• @DonLarynx what do you mean? I am just trying to understand this, how else am I suppose to understand it? – Charlie Parker Dec 22 '14 at 20:04
• Also, the probability that both ships were sunk is the probability that one ship was sunk plus the probability that the other ship was sunk. – Don Larynx Dec 22 '14 at 20:04
• hahahahaha thanks. @jameselmore – Charlie Parker Dec 25 '14 at 21:09

You put the ships in some $5$ squares on the board. The conditional probability that the ships are sunk, given your choice, is the probability that the opponent chooses those $5$ squares plus any $3$ other squares, and that is ${11 \choose 3}/{16 \choose 8}$. Since this is the same no matter which choice you make, it is also the (unconditional) probability that your ships will be sunk.

EDIT: Now a different (and maybe more interesting) question is whether the opponent has a better strategy than a random choice of the $8$ squares. The answer is certainly yes, because many of her random choices involve wasted shots that can't possibly contribute to sinking both ships. For example, it's clearly wasteful to shoot at a square without shooting at any of its neighbours.

• I think I understand it if the ships have a fixed selection. However, it is not clear to me why the conditional and unconditional probs should be the same. I think that is the whole reason this question even exists. Do you mind clarifying that to me? – Charlie Parker Dec 22 '14 at 20:12
• Let's denote your choice as $X$, and let $A$ be the event that your ships are sunk. We have $\mathbb P(A | X = x) = c$ for all possible $x$. Then $$\mathbb P(A) = \sum_{x} \mathbb P(A | X = x) \mathbb P(X = x) = c \sum_{x} \mathbb P(X=x) = c$$ – Robert Israel Dec 22 '14 at 20:18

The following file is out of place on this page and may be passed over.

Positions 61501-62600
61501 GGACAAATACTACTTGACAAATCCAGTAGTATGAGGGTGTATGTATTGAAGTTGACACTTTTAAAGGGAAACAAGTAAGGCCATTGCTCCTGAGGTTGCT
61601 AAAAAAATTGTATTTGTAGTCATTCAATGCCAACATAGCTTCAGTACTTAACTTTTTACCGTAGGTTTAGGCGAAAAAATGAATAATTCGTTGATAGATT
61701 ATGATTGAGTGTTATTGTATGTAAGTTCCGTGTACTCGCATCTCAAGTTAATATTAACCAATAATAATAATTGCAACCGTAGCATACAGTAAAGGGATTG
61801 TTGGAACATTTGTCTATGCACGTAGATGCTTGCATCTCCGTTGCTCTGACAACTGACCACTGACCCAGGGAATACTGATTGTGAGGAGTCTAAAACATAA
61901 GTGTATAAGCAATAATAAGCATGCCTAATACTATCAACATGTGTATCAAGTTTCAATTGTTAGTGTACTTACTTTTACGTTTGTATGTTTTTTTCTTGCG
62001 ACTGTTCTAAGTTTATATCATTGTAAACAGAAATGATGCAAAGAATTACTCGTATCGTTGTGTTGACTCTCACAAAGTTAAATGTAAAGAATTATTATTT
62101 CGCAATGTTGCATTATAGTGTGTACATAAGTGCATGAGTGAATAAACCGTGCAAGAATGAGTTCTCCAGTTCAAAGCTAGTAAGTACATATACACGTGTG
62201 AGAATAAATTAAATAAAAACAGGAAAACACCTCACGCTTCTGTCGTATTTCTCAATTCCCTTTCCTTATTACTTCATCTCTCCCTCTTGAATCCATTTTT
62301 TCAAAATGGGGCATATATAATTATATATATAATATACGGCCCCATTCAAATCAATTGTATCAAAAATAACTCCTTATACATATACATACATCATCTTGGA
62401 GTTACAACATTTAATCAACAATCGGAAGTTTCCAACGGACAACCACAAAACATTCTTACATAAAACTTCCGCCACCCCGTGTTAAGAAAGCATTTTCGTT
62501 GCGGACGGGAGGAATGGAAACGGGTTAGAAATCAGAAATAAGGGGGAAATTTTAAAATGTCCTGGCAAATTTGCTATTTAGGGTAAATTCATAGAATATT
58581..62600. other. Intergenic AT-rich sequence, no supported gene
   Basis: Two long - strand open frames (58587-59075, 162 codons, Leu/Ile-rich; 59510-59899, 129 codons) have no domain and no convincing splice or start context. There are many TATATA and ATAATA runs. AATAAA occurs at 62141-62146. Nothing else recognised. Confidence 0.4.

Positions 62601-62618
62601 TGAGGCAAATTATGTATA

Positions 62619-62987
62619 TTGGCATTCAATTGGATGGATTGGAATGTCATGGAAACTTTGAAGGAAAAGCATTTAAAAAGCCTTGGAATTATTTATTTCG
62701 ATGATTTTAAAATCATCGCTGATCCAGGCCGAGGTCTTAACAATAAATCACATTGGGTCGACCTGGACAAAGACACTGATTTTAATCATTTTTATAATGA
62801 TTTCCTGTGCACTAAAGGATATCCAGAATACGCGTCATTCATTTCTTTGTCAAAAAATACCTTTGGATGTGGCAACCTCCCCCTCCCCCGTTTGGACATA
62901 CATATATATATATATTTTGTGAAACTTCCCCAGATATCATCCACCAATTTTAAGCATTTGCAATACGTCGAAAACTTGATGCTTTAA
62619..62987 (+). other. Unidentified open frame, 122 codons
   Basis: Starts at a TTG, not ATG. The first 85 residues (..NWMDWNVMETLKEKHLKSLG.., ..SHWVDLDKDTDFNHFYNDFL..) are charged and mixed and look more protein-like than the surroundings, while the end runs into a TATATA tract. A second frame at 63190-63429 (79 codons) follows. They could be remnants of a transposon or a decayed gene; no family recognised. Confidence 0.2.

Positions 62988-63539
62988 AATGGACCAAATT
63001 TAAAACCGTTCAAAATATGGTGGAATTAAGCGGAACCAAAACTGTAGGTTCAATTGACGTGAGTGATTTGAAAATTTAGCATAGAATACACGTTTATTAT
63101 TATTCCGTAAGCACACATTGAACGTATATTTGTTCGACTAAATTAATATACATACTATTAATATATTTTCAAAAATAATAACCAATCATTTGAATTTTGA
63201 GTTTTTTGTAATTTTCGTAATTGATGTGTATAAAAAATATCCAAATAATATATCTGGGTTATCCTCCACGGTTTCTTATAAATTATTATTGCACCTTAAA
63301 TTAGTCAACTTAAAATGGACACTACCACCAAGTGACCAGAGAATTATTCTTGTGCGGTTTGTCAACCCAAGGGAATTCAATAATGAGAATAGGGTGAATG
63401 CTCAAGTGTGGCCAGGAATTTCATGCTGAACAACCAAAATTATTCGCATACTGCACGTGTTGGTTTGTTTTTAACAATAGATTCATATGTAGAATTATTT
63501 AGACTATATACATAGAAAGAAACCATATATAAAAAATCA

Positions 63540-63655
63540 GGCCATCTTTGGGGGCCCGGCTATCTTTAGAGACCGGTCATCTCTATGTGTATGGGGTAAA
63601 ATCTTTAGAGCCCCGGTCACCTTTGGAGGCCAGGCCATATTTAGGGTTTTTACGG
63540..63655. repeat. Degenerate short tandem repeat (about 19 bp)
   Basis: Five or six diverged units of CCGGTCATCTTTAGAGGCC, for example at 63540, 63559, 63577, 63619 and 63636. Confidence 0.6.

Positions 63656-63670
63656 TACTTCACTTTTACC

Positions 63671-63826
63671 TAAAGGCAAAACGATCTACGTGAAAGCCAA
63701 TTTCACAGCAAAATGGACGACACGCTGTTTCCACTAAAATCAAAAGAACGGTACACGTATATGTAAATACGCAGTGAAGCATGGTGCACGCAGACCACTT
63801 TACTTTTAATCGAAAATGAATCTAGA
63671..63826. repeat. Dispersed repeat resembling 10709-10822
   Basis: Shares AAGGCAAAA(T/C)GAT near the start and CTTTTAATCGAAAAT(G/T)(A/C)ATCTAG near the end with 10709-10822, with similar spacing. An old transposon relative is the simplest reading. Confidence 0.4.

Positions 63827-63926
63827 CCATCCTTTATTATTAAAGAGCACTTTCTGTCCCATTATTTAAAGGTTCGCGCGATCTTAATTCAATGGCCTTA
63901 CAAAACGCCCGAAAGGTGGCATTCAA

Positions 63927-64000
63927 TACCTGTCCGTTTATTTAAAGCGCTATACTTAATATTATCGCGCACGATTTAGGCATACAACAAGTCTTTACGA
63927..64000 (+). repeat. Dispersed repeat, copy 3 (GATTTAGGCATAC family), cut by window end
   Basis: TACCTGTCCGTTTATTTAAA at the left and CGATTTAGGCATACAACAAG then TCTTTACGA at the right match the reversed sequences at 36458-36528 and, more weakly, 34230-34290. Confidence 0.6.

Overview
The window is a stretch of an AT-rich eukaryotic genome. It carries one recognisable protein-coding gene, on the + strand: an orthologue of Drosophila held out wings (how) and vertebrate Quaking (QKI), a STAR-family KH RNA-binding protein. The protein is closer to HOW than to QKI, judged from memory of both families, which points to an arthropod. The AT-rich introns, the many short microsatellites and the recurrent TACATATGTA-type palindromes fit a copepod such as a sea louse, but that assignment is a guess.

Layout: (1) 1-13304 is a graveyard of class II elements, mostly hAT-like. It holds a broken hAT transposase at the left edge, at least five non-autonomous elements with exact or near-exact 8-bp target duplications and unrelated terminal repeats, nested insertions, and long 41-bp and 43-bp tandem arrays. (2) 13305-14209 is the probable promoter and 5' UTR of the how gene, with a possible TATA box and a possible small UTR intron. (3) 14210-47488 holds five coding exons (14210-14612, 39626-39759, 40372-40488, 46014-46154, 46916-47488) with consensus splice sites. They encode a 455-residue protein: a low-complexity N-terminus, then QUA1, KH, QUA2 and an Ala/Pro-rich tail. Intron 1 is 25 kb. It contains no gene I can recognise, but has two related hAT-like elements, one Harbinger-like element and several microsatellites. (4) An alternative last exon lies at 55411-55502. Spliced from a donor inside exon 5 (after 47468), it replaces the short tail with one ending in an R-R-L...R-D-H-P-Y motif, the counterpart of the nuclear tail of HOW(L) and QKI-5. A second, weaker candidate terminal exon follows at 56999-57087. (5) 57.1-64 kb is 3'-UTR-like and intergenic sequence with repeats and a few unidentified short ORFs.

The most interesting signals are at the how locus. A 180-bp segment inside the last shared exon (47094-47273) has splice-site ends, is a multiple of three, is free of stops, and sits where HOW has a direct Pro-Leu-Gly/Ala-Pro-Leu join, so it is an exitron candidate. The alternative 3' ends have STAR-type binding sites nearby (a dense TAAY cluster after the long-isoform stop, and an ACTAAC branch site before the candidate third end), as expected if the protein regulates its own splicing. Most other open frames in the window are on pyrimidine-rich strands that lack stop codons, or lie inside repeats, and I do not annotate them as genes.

• – Robert Israel Dec 22 '14 at 20:19
• basically you are saying that the probability that your ships are sunk is independent of where you placed them? (because the opponent can't see where you placed them...?) – Charlie Parker Dec 22 '14 at 20:25
• Yes, if the opponent uses this strategy of choosing $8$ squares at random, the probability that your ships are sunk is independent of where you placed them. – Robert Israel Dec 22 '14 at 20:55

Suppose the ships could be broken up into individual squares, so you have 11 possible squares you could hit and still miss the ships. However, you only have eight shots, so you can only have $11!/(8!*3!)$ possible ways. There is a number $11 \choose 3$ ways that this happens.

Surprisingly, the answer is still the same if the ships CAN'T be broken up. (Why?)

• I dunno why thats my question! :p (I didn't down vote your answer btw). – Charlie Parker Dec 22 '14 at 20:21
• It's because the number of squares that are available to hit (and miss) remains the same, regardless of how they are connected :) – Don Larynx Dec 22 '14 at 20:23
• @CharlieParker: Also, the squares are indistinguishable, so the order does not matter - hence why we use a combination instead of a permutation. If every square was colored differently, the 8! would not be in the divisor. – Don Larynx Dec 22 '14 at 20:43